On the evening of 4 September 2005, Robert Farquharson, a separated husband, was driving his three sons home to their mother when his car plunged into a dam. The boys, aged ten, seven, and two, drowned. Was this an act of deliberate revenge or a tragic accident? The court case became Helen Garner's obsession. She was in the courtroom every day of Farquharson's trial and subsequent retrial, along with countless journalists and the families of both the accused and his former wife.
In this utterly compelling book, Helen Garner tells the story of a man and his broken life. At its core is a search for truth that takes author and reader through complex psychological terrain. Garner exposes, with great compassion, that truth and justice are as complex as human frailty and morality.
Part of a nonfiction tradition that began with Truman Capote's In Cold Blood and continues in the works of Janet Malcolm, Erroll Morris, and others.
Praise for Helen Garner's The Spare Room
"Helen Garner is a great writer."--Peter Carey
"Swift, beautiful, and relentless."--Alice Sebold
"The Joan Didion of Australia"--Los Angeles Times
Helen Garner, born in 1942, is the author of numerous books of fiction and nonfiction. Her most recent novel The Spare Room was published to critical acclaim in 2010.
- ISBN-13: 9781922079206
- ISBN-10: 1922079200
- Publisher: Text Pub Co
- Publish Date: April 2015
- Page Count: 300
- Dimensions: 1 x 6.25 x 9.5 inches
- Shipping Weight: 0.94 pounds
Publishers Weekly® Reviews
- Reviewed in: Publishers Weekly, page .
- Review Date: 2015-02-23
- Reviewer: Staff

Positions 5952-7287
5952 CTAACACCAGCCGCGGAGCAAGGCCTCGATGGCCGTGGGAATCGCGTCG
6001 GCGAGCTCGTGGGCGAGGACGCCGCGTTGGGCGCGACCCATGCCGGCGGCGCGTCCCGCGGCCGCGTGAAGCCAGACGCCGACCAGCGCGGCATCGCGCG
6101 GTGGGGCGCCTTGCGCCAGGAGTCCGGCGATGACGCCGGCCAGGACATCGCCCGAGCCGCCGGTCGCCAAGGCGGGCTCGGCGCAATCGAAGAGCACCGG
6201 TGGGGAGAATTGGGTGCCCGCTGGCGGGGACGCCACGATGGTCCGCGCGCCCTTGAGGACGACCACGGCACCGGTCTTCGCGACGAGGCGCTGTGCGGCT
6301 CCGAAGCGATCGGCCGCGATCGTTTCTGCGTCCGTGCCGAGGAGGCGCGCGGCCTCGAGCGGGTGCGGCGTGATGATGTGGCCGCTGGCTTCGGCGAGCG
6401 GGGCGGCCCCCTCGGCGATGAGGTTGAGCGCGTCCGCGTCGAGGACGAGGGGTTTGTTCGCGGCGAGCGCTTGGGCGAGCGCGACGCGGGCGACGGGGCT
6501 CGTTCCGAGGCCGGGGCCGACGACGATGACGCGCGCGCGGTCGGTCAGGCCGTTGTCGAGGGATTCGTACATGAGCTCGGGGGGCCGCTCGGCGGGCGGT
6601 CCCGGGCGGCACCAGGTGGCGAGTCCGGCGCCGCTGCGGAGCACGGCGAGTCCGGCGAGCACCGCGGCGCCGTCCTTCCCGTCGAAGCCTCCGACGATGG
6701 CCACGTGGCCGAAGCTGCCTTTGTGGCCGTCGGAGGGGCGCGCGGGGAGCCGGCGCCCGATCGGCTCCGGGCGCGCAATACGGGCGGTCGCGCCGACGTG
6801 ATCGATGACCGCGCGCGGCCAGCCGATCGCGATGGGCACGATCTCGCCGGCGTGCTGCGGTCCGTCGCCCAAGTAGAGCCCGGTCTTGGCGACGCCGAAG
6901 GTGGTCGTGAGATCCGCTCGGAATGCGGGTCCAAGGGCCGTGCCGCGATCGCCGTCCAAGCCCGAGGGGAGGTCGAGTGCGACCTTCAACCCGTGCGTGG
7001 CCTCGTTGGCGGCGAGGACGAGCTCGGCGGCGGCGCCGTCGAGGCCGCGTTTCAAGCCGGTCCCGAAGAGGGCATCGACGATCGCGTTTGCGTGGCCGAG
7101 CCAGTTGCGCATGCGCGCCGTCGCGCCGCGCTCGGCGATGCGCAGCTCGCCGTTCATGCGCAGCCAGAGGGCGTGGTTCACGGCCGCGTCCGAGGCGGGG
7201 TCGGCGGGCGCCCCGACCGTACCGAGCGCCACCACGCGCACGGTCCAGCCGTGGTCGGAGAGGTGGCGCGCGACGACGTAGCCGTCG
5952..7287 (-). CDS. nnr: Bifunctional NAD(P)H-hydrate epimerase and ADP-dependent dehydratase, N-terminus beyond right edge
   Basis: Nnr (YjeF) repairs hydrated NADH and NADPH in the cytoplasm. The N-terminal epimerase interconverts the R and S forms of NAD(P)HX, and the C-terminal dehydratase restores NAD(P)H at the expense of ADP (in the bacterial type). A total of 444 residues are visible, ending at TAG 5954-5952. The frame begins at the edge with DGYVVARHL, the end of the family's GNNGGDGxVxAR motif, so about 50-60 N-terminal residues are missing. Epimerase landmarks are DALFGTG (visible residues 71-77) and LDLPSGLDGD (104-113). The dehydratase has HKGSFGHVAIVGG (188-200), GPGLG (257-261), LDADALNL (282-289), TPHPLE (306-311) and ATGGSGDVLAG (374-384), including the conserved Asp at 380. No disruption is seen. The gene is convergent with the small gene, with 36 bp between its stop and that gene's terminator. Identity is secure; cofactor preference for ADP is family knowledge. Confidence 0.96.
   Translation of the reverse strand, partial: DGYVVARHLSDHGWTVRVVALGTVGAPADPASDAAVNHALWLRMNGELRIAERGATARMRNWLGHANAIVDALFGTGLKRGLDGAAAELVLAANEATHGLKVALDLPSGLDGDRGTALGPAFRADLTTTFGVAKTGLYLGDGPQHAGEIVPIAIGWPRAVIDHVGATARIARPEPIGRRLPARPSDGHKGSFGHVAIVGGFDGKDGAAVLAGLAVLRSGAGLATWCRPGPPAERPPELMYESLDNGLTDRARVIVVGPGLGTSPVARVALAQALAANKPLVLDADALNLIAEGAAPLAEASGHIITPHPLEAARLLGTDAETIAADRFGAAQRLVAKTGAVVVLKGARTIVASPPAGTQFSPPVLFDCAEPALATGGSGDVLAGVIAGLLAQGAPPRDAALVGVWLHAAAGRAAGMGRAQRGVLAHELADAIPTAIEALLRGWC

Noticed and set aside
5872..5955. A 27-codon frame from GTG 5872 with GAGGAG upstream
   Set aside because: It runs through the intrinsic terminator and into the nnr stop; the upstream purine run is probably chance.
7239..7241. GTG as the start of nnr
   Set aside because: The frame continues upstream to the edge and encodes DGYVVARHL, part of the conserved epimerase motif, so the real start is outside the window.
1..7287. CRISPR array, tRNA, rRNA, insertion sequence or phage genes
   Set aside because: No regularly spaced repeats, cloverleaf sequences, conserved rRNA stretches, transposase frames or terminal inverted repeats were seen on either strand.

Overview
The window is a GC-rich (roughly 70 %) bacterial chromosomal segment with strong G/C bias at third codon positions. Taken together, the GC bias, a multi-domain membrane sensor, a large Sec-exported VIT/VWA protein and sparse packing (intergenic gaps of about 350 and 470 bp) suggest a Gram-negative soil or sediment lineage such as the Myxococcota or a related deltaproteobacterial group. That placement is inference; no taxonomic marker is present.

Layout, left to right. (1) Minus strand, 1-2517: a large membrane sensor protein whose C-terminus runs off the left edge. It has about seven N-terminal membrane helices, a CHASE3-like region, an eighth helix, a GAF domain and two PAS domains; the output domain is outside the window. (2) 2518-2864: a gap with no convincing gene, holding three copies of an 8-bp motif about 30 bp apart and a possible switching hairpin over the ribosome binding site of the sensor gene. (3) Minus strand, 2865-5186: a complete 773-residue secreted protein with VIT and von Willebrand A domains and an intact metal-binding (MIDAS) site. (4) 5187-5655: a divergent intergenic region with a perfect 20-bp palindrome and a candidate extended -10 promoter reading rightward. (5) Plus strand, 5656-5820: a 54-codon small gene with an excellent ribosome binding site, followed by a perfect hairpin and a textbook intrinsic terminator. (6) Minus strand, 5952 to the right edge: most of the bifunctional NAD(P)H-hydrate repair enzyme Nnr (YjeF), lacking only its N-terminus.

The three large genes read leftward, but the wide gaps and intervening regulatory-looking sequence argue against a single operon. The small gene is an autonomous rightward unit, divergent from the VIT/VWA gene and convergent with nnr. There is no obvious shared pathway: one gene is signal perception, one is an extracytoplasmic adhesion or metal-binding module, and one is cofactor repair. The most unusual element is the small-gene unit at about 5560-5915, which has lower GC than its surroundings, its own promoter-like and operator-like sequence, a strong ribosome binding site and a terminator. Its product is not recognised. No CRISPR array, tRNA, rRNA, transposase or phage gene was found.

In this emotionally overwrought and dramatic account, Australian author Garner (The Spare Room) recounts her time following the trial of Robert Farquharson, a single father accused of killing his three sons by driving off the road and into a dam on Sept. 4, 2005 (Father’s Day in Australia). As Farquharson stands by his innocence, claiming a blackout due to a rare coughing condition, the state mounts a damning case against him, leading to an initial guilty verdict and a subsequent retrial. Garner is there for every step, coloring the proceedings with her own opinions and experiences. But it’s never entirely clear why Garner is so obsessed with this case, and why she feels the need to filter the information through her perceptions. “When I said I wanted to write about the trial, people looked at me in silence, with an expression I could not read,” she states. Upon visiting the graves of the dead children, “Often, in the seven years to come, I would regret that I had not simply blessed them that day and walked away.” Though the information is solid, and Garner provides a strong picture of the trial and murder case, the impact is lessened by her own internal musings. (Apr.)